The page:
The Differences Between Hospice Care and Palliative Care
Hospice and palliative care are very similar in that they are part of the end-of-life care conversation. The objective of both programs is to provide pain and symptom relief for sick patients, however, the end-goal of these programs tend to differ.
What is hospice care?
Hospice care is a specific type of end-of-life care that provides support and care for a dying person. Generally, the individual has less than 6 months left to live. The goal of this type of care is to help a dying individual have peace, comfort, and dignity during their last days. Though commonly provided in the home, hospice care is also available in a hospice center, a hospital or other skilled long-term care facility.
A hospice team will consist of healthcare professionals and trained volunteers who will provide medical, psychological, and spiritual support for a dying person. This includes providing support services for the patient’s family as well. Their goal is to control pain and other symptoms so the individual can remain as alert and comfortable as possible.
What is palliative care?
Palliative care is specialized medical care for the purpose of improving the quality of life for seriously ill patients that may or may not be terminally ill. Also referred to comfort care, palliative care focuses on pain management and symptom control.
Palliative care does not need to necessarily be for serious illness. For example, when you break a bone, you will get a cast, the doctor may also prescribe you painkillers to make you more comfortable. The act of the doctor prescribing you those painkillers is palliative care.
Differences between hospice and palliative care
One difference between hospice and palliative care is that to qualify for hospice care, a physician must declare you terminally ill, and you must have a prognosis of 6 months or less if the disease runs its normal course. With palliative care, it doesn’t matter whether a patient has a terminally ill condition or not, and there is no time restriction for prognosis.
Though hospice care is available in hospitals, extended care facilities, and nursing homes, hospice care is primarily provided in the home. Palliative care is generally provided in a hospital, extended care facility or nursing home.
The intent of these programs also differs. With hospice care, the purpose is to care, not cure. Caring services are provided, but without regard to life-prolonging treatments. Hospice care concentrates on helping the patient remain as alert and comfortable as possible during their end-of-life. Hospice patients are generally no longer receiving curative treatments. Palliative care is for comfort care for any stage of the disease, and treatments to extend life will not be evaded.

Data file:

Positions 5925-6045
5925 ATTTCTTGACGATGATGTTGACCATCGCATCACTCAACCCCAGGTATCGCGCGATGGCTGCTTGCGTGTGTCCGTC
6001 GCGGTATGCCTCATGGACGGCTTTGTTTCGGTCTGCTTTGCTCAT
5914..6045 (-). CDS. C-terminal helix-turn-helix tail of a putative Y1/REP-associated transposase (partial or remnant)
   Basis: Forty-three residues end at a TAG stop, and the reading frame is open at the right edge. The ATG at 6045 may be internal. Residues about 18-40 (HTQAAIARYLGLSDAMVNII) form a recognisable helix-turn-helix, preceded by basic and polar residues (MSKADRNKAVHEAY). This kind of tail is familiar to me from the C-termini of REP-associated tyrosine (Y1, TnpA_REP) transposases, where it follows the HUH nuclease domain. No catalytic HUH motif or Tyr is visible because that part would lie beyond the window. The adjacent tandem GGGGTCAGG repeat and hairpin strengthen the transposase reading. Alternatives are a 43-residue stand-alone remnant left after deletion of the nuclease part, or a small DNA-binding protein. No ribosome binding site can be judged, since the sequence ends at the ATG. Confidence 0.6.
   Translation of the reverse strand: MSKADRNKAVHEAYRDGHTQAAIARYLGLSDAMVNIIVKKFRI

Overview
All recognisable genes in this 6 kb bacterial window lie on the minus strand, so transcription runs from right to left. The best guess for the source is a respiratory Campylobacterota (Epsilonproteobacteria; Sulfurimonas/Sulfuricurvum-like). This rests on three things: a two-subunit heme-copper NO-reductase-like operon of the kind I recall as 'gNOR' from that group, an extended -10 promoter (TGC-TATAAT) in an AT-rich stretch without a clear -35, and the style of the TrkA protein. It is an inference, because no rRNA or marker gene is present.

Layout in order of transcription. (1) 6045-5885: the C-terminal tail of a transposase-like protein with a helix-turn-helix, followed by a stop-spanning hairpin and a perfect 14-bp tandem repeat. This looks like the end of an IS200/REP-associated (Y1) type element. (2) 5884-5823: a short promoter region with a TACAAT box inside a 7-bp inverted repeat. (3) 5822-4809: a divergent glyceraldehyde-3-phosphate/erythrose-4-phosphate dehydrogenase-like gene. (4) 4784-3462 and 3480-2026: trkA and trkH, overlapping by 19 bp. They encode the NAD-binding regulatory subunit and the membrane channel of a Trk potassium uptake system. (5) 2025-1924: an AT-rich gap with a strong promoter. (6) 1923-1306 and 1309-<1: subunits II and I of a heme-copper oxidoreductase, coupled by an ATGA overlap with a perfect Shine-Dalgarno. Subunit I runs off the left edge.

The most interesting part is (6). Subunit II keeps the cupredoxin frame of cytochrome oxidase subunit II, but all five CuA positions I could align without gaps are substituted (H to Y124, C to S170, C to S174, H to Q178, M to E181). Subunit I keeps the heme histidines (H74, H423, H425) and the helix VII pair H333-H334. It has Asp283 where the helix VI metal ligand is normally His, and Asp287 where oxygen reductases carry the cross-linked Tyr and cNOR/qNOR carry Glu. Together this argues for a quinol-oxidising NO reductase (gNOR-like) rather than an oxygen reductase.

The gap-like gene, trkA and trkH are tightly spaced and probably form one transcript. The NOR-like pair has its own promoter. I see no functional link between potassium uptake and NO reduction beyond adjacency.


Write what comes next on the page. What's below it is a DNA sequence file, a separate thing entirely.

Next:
If your loved one is eligible for Medicare, then his or her hospice care may be covered. There are specific requirements that they will need to meet to be eligible for hospice care coverage such as having your regular doctor and a hospice medical director certify that you’re terminally ill with a life expectancy of 6 months or less and that you are willing to accept palliative care for comfort, instead of to cure your illness. Palliative care is generally provided through your hospital or regular medical provider, so it is very likely that your medical insurance will cover it. While hospice care covered by Medicare is billed more like a packaged service, palliative care will be billed individually, just like separate doctor and hospital visits.
The main distinction between hospice and palliative care is that hospice is always palliative care, but palliative care is not always hospice.
Rejecting life-prolonging treatment
One of the requirements to receive Medicare-covered hospice care is that you must accept palliative care for comfort instead of care to cure your ailment. One may wonder what are circumstances in which you would choose to receive palliative care, but not curative treatment.
One of the main reasons is that the patient no longer has curative options or that they may choose to not to pursue these options because the side effects outweigh the benefits. Other reasons may include:
- The patient has limited ability to care for him or herself.
- The patient has received curative treatment but is no longer benefitting from it.
- The patient does not qualify for an appropriate clinical trial.
- There is no evidence that further treatment would be effective.
If your loved one is terminally ill, any combination of the characteristics listed above could be a reason why they may choose to receive palliative care without the intent of prolonging life.
If you or a loved one is terminally ill, speak with your family and doctor about goals and whether palliative care or hospice care is best for preserving the quality of life.